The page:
Michelangelo spent years of his life in stone quarries. Getting good blocks of marble, doing the work of a quarryman and stone-cutter, was part of his work.
At breaktime he would look at the marble cliffs and daydream. “Inspired by the masses of stone, he conceived many fantastic ideas for carving giant statues in the quarries, in order to leave there a memorial of himself, as the ancients had done,” says Condivi in admiration.
But even making snowmen was better than that. The man with one of the greatest imaginations in Italy sat beaming it on clouds and rocks like an idle lover.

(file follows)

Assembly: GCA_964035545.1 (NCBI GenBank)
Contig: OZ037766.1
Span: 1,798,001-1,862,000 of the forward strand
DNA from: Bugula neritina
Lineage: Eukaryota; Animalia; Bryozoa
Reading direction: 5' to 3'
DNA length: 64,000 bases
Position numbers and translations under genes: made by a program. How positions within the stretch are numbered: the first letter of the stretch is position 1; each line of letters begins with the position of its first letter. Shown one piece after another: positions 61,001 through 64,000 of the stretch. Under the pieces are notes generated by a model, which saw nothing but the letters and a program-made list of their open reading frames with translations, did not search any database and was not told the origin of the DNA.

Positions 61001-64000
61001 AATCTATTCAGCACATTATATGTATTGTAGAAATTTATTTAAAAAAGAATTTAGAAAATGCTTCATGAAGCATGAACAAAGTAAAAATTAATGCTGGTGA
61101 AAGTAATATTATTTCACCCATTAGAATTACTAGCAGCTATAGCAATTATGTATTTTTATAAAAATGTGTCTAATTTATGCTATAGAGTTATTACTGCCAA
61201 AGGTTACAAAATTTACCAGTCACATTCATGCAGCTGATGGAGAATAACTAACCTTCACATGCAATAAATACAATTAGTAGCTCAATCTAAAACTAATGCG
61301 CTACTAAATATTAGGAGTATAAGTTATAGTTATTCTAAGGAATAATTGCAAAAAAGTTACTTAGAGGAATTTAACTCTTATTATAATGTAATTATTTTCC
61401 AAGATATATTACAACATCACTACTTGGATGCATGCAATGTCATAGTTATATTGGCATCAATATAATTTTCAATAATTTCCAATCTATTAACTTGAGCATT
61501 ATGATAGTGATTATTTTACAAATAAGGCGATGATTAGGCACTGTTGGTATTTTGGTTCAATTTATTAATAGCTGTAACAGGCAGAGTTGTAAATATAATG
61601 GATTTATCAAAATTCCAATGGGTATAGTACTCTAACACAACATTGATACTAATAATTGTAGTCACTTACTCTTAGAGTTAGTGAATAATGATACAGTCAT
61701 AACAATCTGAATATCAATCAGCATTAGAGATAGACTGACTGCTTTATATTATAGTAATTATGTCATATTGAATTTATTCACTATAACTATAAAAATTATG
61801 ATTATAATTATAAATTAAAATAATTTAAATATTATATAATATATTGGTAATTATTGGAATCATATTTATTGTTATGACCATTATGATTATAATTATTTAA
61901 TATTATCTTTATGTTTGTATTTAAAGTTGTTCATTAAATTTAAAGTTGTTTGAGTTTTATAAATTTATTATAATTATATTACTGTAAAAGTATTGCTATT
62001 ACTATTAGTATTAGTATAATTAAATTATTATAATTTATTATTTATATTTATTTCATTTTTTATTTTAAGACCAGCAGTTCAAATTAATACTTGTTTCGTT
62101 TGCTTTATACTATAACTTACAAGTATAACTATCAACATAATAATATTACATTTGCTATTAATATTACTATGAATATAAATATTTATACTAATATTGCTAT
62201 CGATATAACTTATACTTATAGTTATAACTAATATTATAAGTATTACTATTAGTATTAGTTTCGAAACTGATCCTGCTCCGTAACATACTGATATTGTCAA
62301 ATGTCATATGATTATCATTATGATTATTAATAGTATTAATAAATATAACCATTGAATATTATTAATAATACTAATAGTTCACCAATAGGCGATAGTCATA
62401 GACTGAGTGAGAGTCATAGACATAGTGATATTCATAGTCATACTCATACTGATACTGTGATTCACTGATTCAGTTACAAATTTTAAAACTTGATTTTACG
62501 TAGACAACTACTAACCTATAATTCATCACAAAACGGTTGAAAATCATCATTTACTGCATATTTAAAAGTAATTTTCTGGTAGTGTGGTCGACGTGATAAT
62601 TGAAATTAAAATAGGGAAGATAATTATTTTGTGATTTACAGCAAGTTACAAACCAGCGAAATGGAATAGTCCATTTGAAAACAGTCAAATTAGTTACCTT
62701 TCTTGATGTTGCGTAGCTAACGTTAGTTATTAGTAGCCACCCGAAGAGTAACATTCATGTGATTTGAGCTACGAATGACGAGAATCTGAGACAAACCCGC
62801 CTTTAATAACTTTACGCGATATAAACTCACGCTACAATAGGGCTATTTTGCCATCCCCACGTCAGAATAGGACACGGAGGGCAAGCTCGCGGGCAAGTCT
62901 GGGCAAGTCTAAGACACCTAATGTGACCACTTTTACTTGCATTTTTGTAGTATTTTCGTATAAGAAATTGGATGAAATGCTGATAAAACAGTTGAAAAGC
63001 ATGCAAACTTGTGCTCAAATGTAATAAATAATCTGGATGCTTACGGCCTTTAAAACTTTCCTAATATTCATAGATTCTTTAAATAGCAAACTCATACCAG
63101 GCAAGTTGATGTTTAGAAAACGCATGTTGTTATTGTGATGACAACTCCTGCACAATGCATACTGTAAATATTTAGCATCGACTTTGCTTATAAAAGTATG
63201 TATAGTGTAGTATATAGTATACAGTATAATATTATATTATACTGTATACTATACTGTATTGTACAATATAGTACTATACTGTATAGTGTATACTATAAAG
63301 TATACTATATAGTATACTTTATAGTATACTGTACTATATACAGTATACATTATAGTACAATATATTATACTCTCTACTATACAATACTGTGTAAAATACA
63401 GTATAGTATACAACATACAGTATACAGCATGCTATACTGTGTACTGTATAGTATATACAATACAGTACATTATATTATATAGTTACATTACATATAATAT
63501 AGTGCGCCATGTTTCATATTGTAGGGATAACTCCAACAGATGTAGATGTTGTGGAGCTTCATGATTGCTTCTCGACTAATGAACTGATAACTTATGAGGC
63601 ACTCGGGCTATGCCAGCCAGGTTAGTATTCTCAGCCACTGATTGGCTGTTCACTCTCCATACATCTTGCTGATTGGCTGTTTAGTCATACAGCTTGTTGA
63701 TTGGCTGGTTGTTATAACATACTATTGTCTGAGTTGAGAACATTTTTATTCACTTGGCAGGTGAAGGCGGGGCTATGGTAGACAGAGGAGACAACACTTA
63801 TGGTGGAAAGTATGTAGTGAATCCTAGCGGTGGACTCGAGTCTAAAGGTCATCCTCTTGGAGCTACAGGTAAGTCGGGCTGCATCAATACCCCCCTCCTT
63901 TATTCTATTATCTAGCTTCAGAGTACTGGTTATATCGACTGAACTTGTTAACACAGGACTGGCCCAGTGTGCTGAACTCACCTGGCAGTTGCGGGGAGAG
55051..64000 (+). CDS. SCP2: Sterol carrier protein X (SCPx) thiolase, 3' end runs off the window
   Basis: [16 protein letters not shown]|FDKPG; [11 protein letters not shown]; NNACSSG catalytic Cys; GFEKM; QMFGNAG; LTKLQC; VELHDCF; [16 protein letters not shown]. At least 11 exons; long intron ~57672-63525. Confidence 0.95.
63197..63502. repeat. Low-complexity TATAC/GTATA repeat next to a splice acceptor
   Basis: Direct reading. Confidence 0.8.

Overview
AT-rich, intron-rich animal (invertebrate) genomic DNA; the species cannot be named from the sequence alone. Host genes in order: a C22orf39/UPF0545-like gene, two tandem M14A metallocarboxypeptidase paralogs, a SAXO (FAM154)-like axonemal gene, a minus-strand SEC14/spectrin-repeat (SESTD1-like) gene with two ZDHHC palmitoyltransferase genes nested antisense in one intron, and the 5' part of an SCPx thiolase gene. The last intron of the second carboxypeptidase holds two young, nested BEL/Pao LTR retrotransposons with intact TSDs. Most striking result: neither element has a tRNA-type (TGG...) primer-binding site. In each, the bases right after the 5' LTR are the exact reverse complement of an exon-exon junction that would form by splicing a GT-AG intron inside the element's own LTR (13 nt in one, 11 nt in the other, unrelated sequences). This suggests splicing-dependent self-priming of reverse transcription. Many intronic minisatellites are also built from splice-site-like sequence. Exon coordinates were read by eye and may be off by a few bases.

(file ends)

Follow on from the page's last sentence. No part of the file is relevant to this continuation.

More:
The worst was that there in the quarries he was out of the running. While he was in Carrara or Pietrasanta directing ox-carts listing with marble blocks on impossible roads, his patrons were forgetting about the projects they had ordered—the tomb or the facade. More than once Michelangelo got a big surprise when he returned to town after months in the quarry: the deal was off—cancelled for no good reason.